Svindal wins Norway's first downhill gold

Svindal wins Norway's first downhill gold

"I'm feeling great, my first Olympic medal at a Winter Games is something really special", he told reporters after he finished behind Norwegian duo Aksel Lund Svindal and Kjetil Jansrud.

In the 70 years of competition, no man has successfully defended the title, which will continue for another four years as Mayer, a surprise victor in Sochi four years ago, was way off the pace on Thursday.

Jansrud's run was nearly the polar opposite to his compatriot's as he attacked the top section with relish to take a couple of tenths of a second off Svindal's time, only to lose control at the death.

After nearly a week of high winds wreaking havoc with the Alpine skiing schedule, the blue riband event of the programme finally got underway four days late in almost ideal conditions.

"At the top I was a bit out of the rhythm", Svindal said.

Aksel Lund Svindal claimed a second Winter Olympics gold medal in thrilling fashion, winning the men's downhill on Thursday.

Feuz was one of the strong favourites going into the race after winning the last men's World Cup downhill in Garmisch-Partenkirchen before the Games to follow up his downhill victory in Wengen, Switzerland and a second place in Kitzbuehel, Austria.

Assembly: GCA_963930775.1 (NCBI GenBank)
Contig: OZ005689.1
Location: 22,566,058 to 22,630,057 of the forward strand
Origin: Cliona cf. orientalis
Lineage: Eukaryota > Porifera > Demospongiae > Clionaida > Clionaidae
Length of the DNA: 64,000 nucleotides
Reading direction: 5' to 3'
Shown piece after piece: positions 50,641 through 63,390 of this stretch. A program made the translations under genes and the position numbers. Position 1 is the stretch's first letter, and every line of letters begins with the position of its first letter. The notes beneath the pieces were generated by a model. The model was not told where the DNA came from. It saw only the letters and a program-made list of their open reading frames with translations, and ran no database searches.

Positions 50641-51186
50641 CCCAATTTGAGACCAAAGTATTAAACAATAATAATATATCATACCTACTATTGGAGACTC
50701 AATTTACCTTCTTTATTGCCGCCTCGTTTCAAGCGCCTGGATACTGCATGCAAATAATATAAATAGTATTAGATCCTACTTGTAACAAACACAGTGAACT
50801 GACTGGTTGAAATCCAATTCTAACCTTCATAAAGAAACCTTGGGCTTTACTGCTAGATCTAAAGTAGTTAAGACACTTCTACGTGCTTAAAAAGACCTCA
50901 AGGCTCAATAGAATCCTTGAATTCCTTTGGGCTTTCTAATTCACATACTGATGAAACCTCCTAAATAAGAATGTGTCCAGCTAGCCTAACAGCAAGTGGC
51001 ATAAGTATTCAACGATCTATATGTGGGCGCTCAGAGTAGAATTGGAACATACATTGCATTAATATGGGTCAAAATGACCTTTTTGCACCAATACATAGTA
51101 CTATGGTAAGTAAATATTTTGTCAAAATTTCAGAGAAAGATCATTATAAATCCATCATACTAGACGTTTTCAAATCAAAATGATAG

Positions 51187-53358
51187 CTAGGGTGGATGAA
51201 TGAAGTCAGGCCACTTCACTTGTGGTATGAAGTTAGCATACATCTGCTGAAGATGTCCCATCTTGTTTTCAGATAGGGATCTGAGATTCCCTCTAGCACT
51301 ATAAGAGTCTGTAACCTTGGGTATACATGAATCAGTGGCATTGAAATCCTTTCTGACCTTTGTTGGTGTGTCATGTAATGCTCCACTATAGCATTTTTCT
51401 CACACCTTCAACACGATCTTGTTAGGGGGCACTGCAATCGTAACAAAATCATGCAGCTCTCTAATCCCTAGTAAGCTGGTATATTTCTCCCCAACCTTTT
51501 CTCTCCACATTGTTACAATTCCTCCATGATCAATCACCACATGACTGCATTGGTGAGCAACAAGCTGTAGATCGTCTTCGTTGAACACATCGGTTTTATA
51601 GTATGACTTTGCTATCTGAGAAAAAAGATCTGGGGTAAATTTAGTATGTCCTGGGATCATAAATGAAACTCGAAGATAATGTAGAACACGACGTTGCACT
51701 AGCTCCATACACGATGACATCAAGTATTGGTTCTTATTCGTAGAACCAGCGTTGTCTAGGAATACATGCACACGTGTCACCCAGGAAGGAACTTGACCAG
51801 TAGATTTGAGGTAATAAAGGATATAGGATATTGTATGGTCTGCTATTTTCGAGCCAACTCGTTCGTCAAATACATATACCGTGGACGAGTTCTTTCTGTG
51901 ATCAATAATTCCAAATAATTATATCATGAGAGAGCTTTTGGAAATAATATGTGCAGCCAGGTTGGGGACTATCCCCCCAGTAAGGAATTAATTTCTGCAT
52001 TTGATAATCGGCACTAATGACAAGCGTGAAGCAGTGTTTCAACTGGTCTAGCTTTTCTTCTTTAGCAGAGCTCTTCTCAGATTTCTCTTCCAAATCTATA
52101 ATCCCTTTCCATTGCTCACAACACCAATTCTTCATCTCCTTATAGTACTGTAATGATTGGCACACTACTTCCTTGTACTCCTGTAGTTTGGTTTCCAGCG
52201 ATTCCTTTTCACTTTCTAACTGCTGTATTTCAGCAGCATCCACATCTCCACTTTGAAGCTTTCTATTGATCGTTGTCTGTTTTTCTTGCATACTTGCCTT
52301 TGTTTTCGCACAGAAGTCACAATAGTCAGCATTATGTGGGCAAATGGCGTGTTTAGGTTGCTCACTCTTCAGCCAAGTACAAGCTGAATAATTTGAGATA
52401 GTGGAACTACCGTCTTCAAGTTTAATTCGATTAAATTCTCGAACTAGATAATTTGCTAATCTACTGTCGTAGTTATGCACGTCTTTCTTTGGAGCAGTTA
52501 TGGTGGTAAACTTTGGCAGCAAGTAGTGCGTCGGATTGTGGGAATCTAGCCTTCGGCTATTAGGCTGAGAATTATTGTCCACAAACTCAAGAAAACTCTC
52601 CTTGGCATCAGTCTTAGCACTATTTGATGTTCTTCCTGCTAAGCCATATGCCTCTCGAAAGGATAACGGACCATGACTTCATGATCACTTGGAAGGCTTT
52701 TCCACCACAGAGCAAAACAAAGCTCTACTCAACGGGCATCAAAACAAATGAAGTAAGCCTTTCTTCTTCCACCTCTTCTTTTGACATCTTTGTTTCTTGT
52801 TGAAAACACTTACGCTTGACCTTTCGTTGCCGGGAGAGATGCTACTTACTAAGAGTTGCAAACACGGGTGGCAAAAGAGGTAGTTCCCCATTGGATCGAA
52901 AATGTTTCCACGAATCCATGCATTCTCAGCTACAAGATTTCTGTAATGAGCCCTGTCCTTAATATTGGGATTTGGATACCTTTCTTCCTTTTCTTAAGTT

Svindal excelled on the bottom half of the Jeongseon course after some uneasy moments early in his run. The only time in the race he had led was the one that mattered.

The snow conditions seemed faster than in training runs, and Svindal worked hard to find the best racing line.

Jansrud started three minutes later on a course where he won the only previous downhill, an Olympic test event on the World Cup circuit two years ago when Svindal was injured. Fighting for his title, Svindal clawed it all back and punched the air with his left fist after seeing he had beaten then-leader Feuz.

Ahead at four straight time checks, Jansrud's lead steadily dropped from 0.43 and he was twisted sideways in midair before landing one jump.

Austrian reigning champion Matthias Mayer was surprisingly off the pace, 1.21 seconds behind the victor.

Italian Paris finished fourth with German Thomas Dressen in fifth and both joined other rivals in hailing Svindal.

Numerous speed skiers competing in downhill will return to the snow Thursday in super-G.